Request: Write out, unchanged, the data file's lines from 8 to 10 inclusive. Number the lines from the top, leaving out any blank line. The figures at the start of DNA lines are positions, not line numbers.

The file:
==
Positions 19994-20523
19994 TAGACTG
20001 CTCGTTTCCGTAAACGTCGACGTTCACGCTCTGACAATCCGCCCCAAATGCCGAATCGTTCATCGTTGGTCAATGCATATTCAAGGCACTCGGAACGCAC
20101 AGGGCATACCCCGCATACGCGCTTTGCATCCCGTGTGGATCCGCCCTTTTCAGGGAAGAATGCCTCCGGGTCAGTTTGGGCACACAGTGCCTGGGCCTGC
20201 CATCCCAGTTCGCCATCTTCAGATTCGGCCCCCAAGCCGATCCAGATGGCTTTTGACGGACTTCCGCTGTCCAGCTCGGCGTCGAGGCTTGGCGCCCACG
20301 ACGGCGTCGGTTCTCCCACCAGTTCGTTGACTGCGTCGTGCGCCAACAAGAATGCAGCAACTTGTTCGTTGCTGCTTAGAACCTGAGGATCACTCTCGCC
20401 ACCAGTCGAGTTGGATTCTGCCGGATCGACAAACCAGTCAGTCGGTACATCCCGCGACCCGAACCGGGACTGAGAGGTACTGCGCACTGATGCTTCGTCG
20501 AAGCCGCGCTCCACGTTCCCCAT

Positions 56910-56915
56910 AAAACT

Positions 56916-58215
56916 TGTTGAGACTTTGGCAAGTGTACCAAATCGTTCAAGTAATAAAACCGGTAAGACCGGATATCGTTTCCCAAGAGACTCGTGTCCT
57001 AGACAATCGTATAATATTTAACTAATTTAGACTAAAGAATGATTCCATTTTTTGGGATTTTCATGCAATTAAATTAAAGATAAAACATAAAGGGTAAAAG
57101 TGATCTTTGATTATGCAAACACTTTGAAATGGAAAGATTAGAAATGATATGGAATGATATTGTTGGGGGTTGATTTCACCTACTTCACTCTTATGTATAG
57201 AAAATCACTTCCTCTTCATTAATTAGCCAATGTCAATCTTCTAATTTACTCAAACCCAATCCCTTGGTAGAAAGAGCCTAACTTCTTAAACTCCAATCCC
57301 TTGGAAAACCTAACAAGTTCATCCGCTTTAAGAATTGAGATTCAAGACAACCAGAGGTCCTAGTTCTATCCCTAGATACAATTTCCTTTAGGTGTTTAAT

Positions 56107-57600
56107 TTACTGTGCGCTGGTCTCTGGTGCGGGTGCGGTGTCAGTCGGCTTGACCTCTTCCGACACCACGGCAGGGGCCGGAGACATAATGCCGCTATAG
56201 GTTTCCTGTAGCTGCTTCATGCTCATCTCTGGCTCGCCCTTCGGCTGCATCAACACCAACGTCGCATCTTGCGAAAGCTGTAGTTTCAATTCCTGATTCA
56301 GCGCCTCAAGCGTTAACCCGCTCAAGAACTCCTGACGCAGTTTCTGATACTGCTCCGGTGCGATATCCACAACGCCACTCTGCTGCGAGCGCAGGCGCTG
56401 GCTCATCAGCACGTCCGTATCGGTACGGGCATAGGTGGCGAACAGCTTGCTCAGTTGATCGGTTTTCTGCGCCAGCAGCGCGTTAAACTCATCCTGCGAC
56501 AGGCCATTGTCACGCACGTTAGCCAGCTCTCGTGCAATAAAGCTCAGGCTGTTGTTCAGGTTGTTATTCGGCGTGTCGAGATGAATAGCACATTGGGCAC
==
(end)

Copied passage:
20501 AAGCCGCGCTCCACGTTCCCCAT

Positions 56910-56915
56910 AAAACT